"Buying private medical insurance international is no picnic, but group benefits aren't an option for everyone. Here's what you need to know to purchase for an individual health policy.
As companies cut expenses and more entrepreneurs strike out on their own, the individual health insurance market is growing.
"There's been a precipitous drop in the number of businesses offering coverage," says Sam Gibbs, the senior vice president of eHealthInsurance, an online insurance broker.
These days, the same people who traded company pension plans for self-managed 401(k)s are being asked to take on one more chore that used to be handled by human resources: shopping, selecting and purchasing health coverage. And it can be daunting.
Rob Snow put it off for more than a year. When he left a successful online company at age 39 to start Snow Portfolio Management in Bethesda, Md., he took advantage of COBRA, or the Consolidated Omnibus Budget Reconciliation Act, which allowed him to remain on his old company's group plan as long as he paid the premiums. But that privilege extends only for 18 months. And he was nearing the end of it. (For more, see "Know your COBRA rights.")
So, one weekend, Snow sat down at his computer and searched for "health insurance" -- and got a million hits. "I probably spent an entire day scrolling through those," he says. "I got worn out. I probably didn't do anything for three weeks."
But Snow eventually went back to the computer and zeroed in on a few sites that allowed him to get quotes or compare policies.
His pick was a regular preferred provider organization, or PPO, plan with a high deductible that allowed the family to keep their doctors -- one of his wife's must-haves. "There's no way she was ever going to change pediatricians," he says. And the monthly premiums were $603, a savings of as much as $435 per month for their family of five.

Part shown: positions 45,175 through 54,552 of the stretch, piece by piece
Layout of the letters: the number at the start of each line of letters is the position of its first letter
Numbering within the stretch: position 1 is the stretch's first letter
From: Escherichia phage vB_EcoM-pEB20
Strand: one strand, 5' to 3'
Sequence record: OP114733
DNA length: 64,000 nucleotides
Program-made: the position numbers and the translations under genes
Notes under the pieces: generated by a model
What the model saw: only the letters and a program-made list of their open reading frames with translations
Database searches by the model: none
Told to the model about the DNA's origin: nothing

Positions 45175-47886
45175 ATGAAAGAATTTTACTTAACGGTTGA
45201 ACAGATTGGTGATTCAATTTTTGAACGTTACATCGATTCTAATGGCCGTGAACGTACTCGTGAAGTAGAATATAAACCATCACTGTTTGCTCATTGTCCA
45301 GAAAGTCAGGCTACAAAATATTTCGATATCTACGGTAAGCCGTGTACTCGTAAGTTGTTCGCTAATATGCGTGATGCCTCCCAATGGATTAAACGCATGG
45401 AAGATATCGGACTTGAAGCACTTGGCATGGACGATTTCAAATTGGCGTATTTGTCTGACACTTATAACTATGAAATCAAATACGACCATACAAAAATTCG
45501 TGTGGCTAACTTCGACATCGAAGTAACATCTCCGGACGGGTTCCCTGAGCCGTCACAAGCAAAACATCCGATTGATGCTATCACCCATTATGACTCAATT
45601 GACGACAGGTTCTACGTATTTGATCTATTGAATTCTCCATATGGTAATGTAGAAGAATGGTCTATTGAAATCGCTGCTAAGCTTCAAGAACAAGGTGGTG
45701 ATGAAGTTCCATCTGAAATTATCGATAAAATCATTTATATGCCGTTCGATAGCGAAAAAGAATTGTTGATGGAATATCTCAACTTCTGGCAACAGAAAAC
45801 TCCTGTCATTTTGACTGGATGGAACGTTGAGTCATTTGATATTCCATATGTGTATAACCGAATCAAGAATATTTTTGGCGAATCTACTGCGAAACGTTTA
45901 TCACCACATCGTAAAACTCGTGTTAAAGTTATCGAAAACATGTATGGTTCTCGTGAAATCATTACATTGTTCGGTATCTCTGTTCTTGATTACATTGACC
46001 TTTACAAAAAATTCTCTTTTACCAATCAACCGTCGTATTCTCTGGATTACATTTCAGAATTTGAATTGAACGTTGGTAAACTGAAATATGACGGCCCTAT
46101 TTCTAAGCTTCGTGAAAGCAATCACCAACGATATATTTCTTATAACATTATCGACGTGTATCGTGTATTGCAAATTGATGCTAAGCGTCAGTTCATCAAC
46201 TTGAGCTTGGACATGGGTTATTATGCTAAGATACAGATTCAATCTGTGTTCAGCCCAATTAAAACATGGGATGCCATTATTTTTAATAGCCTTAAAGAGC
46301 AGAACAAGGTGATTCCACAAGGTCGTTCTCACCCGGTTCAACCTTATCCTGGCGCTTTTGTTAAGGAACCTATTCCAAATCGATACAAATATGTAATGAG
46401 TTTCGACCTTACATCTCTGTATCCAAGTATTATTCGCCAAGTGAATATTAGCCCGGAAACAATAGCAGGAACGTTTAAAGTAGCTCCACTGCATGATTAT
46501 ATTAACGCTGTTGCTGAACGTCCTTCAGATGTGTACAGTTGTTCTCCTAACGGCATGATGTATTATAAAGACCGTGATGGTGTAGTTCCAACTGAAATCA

"One of the reasons I probably saved as much as I did was that we're all, thankfully, pretty healthy," Snow says.
Not surprisingly, when you're buying health insurance, your health is a key factor.
"The healthy individual out there buying insurance does not have that much trouble," says Sandy Praeger, Kansas' insurance commissioner and the 2008 president of the National Association of Insurance Commissioners. But for people with health issues or pre-existing conditions, "it can be tough, if not impossible, to find coverage in the individual market."
And then there's shopping for policies. For people who've never had to do it themselves, "there is the perception that you make a call or two and you've got it," says Jerry Flanagan, the health care policy director for Consumer Watchdog, an advocacy group. "You have to do a lot of research, know what you're getting and buy it before you cancel your (current) coverage.
"The individual market is a very difficult place for consumers to find affordable care with good coverage," Flanagan says.
Key insurance questions
If you're purchasing your own health coverage, there are three big issues:
- Can you get coverage?
- Can you afford the premiums?
- Does it cover what you need covered? (...) "